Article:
The picture exchange communication system, or PECS, is going quite nicely.  Nate recognizes the photos and associates them with a specific activity, and often exchanges them to request an activity during therapy.  And it helped me work through a tricky situation with Nate: the playground.  There’s a great new playground by our house and it’s lovely to have a place where Nate can run free and play on beautiful equipment.  Nate has his favorites, namely the swings and the sandbox.  On our first visit, we headed right to the swings.  When it was time to move on to a new activity, Nate didn’t want to get out of the swing.  A line was forming.  It was no longer our turn.  We had to get out of the swing.  So I verbally suggested that we play in the sandbox.  Nate didn’t understand what I was telling him and, as I physically removed him from the bucket swing, he went into full-blown meltdown mode, so much so that I was fearful other parents would question if I was trying to kidnap this cute kid.

Our second visit was for a therapy session.  The same swing meltdown occurred.  Miss Alison promptly said, “He needs a picture schedule.”  So, I made one.  I created photos of all the activities we do at the playground: swing, slide, sandbox, and xylophone.  Then I made a picture of our car so Nate understood that’s where we were going when we were done.  Armed with the picture schedule, I braved the playground by myself for a third visit.  Lo and behold, the picture schedule worked!  There was no fit at the end of swing time.  Nate knew that we were going to the sandbox next and, after that, the slides.  And, if he didn’t want to do that activity or was done, he could tell me by putting the picture in the “all done” slot.  It was magical.  We left the playground tear free and have been back many times since—but only with the schedule.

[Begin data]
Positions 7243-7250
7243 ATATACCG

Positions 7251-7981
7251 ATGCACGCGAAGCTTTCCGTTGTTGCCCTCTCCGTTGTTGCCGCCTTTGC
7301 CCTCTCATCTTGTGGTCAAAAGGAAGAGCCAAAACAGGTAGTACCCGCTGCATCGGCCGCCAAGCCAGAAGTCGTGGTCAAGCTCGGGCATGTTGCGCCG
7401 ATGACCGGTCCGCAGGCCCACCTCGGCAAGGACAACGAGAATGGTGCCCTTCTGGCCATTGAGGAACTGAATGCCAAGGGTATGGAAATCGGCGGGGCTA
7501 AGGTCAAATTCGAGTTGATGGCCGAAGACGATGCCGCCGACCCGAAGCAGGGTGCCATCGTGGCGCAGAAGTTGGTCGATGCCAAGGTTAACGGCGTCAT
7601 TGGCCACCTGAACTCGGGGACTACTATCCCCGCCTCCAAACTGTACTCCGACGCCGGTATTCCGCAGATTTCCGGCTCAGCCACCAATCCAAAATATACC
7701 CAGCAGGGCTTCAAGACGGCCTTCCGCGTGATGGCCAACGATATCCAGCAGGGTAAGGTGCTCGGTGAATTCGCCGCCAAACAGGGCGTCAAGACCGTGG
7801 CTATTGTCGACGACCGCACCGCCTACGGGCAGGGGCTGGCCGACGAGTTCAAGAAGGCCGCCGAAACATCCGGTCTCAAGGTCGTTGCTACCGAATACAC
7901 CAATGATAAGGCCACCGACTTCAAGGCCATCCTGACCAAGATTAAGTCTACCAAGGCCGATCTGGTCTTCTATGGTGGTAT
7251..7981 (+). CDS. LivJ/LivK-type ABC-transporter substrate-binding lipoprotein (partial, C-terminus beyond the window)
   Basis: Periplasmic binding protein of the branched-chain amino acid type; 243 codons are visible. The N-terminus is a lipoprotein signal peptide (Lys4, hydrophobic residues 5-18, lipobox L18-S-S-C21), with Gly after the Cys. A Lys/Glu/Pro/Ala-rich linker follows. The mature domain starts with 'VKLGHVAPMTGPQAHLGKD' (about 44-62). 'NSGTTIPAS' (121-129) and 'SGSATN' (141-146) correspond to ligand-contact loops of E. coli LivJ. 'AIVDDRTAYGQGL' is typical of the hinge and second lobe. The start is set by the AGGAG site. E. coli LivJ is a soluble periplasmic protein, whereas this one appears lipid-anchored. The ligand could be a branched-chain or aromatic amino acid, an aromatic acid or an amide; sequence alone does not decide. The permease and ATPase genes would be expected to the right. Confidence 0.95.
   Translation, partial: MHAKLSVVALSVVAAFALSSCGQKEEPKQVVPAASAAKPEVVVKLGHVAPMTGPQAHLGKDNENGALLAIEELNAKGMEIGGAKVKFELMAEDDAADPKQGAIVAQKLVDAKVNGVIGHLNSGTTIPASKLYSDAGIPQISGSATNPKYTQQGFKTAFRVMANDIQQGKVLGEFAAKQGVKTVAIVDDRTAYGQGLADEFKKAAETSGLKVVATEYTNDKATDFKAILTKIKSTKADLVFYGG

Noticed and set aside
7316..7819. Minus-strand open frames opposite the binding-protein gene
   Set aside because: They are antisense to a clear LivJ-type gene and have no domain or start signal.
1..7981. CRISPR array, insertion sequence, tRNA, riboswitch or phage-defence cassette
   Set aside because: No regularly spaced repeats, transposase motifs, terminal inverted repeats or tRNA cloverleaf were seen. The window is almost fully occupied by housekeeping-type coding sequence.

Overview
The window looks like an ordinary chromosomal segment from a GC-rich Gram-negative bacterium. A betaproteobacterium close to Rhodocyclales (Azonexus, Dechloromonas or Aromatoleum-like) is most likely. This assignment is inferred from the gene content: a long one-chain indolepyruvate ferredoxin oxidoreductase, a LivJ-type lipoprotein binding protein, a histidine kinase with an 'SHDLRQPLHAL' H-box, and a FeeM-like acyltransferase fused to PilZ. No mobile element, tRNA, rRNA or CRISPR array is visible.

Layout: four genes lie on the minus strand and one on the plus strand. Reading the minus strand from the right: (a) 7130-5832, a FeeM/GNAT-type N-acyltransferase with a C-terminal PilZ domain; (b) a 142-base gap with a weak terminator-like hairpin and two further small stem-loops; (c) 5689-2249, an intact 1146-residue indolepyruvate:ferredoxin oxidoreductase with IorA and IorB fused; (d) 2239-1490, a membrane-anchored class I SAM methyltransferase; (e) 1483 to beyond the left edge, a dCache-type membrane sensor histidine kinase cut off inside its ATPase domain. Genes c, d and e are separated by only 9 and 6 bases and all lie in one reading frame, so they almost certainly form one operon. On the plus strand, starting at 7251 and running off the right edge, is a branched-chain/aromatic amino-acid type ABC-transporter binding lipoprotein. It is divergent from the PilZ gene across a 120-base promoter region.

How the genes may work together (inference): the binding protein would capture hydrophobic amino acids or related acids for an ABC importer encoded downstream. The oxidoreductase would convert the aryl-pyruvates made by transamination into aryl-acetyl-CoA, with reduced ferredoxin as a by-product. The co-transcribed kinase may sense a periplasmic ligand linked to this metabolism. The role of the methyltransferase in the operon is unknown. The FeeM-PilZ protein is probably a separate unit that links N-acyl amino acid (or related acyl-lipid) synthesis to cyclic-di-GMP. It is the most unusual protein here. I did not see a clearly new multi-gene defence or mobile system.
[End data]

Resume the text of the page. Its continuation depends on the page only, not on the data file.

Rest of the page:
We’re also working with Nate to point to what he wants.  If he wants a toy that’s up on a shelf, he’s learning that he point to the item so that an adult can see what he’s after.  This, however, is nowhere near being a mastered skill.  Nate’s still unsure what we’re trying to teach him and his low muscle tone makes it hard for his shoulders and chest to support such a reach.  We’re starting the pointing lesson on low shelves and working on physical strength in occupational therapy in hopes that this can be his toolbox, too.